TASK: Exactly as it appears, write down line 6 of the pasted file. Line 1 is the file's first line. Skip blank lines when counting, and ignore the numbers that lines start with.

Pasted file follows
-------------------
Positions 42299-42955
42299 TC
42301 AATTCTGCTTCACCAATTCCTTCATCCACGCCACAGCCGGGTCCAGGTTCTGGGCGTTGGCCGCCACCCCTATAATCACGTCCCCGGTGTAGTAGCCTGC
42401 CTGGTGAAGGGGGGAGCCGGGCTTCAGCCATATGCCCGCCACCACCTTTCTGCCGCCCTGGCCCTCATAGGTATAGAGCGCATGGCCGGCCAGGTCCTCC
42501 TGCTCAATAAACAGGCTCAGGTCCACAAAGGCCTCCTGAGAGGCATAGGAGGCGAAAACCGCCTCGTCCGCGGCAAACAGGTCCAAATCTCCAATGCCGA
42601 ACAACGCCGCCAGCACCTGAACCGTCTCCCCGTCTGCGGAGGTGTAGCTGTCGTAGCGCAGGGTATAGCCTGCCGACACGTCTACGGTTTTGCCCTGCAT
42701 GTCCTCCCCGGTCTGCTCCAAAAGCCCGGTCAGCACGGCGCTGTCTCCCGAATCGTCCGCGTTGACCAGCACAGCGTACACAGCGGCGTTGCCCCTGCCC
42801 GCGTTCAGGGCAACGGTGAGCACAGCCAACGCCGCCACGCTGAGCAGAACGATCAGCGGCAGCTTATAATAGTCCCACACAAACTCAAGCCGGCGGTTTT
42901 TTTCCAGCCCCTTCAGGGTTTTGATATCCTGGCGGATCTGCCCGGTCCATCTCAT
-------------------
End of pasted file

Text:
42601 ACAACGCCGCCAGCACCTGAACCGTCTCCCCGTCTGCGGAGGTGTAGCTGTCGTAGCGCAGGGTATAGCCTGCCGACACGTCTACGGTTTTGCCCTGCAT